For the upcoming weeks I’m working on a County-by-County look at the State of Broadband in MN. My hope is to feature a county a day (in alphabetical order). In November, Connect Minnesota released their final report on broadband availability. Here is how Lac qui Parle (LqP) County stacked up:
- Household Density: 1.6
- Number of Households: 3,155
- Percentage serviced (without mobile): 99.36%
- Percentage serviced (with mobile): 99.36%
LqP is in great shape. The LqP Economic Development Authority and local provider (Farmers Mutual) received ARRA funding in 2010 to deploy FTTH through most of the county. The unusual thing about LqP is that the FTTH project didn’t include the county seat – because they had some broadband and therefore didn’t qualify for ARRA funding so the more rural areas leap-frogged ahead of Madison for better broadband access.
LqP had also worked on broadband adoptions programs. They have been part of Blandin initiatives (MIRC and BBC) through regional efforts. They have received national attention for their tricked out Computer Commuter and have been noted in several article for a hot location for “brain gain” – meaning a rural area where educated folks in the 30s-40s move to raise families.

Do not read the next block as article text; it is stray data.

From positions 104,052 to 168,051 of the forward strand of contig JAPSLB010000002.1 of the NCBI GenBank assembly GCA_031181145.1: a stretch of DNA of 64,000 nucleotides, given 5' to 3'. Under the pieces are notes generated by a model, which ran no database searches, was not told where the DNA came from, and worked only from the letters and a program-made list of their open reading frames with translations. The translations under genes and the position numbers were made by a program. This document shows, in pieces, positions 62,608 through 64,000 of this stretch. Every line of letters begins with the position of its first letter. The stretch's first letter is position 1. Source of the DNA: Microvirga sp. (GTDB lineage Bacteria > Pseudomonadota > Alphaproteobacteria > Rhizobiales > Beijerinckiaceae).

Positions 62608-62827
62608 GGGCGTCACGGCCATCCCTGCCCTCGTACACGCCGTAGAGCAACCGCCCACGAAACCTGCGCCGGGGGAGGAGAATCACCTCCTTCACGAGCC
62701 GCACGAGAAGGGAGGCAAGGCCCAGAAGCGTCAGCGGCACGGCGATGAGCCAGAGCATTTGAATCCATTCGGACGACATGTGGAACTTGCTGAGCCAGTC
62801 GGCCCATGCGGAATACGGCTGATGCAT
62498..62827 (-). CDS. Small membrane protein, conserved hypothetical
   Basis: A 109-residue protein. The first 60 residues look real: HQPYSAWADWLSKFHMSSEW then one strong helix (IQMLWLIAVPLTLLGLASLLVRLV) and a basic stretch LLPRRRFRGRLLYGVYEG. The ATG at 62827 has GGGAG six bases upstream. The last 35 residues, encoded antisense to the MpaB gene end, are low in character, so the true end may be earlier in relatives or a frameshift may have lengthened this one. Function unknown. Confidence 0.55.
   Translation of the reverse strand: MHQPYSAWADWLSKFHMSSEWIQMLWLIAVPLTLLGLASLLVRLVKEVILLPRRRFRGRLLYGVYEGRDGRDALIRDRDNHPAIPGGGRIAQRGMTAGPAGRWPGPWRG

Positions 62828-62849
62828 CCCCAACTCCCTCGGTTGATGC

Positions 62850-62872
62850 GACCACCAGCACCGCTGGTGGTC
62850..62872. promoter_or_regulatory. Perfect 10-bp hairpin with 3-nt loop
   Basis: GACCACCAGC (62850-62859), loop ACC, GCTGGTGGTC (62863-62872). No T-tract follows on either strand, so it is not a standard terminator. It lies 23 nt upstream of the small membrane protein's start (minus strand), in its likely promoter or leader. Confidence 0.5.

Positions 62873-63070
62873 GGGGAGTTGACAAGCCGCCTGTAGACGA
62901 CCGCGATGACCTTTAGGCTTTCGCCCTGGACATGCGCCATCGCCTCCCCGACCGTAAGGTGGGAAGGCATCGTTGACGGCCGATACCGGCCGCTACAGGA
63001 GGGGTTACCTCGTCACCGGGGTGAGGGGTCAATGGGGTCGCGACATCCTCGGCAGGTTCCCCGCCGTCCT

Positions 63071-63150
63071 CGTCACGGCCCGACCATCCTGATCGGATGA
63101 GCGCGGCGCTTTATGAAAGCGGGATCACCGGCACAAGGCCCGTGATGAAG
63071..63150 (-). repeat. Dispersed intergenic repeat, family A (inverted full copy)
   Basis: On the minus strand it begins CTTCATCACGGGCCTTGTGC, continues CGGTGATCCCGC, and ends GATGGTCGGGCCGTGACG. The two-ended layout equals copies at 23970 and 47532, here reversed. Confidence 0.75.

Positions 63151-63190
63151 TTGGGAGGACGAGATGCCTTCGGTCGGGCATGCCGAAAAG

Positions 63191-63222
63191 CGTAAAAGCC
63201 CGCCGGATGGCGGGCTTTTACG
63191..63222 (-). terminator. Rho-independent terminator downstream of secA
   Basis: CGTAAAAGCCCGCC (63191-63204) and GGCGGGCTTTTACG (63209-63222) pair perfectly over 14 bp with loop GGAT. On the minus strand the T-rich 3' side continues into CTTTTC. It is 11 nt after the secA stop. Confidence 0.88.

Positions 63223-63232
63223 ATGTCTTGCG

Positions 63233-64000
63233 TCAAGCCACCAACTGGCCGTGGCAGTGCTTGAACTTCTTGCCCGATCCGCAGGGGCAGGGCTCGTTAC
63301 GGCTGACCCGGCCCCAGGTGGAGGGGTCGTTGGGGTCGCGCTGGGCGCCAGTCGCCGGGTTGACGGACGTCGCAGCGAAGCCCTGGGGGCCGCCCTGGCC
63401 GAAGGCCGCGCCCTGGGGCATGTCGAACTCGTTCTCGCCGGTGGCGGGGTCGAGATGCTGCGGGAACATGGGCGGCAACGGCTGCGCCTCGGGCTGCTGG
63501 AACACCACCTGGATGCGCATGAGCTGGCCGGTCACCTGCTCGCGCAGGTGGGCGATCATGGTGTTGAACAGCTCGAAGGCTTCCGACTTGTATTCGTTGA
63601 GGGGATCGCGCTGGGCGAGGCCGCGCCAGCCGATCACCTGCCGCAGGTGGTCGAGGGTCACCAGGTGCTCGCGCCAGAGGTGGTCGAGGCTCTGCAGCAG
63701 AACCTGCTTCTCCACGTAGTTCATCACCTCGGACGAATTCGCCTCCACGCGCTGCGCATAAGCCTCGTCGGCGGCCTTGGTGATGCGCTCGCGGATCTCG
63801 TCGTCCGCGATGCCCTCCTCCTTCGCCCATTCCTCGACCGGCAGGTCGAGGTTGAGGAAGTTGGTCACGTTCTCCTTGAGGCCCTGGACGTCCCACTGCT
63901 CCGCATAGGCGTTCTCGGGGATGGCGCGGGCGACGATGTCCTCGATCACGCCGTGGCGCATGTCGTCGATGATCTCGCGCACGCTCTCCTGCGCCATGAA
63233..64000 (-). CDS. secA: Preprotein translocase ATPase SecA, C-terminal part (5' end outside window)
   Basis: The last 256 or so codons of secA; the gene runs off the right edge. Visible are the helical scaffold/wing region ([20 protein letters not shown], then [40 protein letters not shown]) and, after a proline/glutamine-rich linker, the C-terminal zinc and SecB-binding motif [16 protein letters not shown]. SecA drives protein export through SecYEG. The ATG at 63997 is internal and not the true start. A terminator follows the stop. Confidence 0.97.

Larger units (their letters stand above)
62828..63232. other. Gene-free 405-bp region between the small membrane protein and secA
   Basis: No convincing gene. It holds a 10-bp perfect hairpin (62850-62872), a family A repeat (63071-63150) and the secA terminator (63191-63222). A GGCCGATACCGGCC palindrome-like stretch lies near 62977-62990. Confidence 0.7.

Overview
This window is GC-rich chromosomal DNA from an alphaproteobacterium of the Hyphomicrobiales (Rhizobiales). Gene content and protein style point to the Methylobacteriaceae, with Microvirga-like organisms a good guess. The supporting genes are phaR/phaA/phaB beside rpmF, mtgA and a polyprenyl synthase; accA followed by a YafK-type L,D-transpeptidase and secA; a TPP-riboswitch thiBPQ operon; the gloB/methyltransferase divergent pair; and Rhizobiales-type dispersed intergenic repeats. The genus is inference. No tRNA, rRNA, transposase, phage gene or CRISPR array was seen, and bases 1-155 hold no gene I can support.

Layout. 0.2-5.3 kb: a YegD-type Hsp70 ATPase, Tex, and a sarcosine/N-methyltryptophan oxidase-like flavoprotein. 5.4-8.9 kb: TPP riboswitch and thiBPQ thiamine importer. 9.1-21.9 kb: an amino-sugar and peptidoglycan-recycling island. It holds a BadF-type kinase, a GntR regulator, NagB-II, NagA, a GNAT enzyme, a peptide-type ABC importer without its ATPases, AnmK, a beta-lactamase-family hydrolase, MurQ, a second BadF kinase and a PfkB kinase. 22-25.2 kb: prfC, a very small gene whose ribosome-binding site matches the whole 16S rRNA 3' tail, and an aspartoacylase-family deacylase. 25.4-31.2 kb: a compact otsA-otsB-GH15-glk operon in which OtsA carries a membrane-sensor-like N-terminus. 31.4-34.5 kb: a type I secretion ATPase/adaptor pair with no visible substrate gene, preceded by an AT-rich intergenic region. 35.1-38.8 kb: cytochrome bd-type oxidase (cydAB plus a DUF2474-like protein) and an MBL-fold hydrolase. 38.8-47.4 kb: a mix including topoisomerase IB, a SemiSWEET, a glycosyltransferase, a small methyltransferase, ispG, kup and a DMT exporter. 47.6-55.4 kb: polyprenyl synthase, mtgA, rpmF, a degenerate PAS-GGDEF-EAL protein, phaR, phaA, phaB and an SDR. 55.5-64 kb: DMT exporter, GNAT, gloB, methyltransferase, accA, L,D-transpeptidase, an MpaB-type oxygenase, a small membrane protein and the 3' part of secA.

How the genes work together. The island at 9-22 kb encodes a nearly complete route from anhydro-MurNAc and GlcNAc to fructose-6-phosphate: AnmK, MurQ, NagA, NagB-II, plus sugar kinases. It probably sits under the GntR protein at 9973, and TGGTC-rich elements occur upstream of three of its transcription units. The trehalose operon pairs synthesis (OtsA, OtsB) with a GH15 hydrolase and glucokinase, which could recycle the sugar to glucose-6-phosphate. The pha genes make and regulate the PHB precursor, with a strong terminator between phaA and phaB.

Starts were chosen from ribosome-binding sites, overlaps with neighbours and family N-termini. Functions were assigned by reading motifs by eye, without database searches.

LqP is a County that is well served and is making the most of that connectivity, especially for economic development.
My hope is that these county-specific posts will help policy makers and county residents understand where they stand in terms of broadband access. Assuming it might get forwarded to folks who don’t eat and sleep broadband I wanted to provide a little background on broadband to help set the stage…
How does Minnesota define broadband?
The 2015 broadband goal for Minnesota is ubiquitous access to speeds of 10-20 Mbps (down) and 5-10 Mbps (up). These numbers actually reflect 6-10 Mbps up because Minnesota goals are a little out of sync with standard federal measurements. Connect MN measured access with and without mobile access as it is often considered a slightly different service, in part because of the data caps involved with wireless services. (Data caps can make wireless an expensive primary broadband connection – especially for a household.)
Learn how the other Minnesota counties rank.
How is Minnesota working to promote border to border broadband?
In 2014, the Legislature approved $20 million for broadband grants to support broadband expansion in Minnesota. You can find a list of applicants online. The hope is the broadband sector is that more funding will be made available in 2015.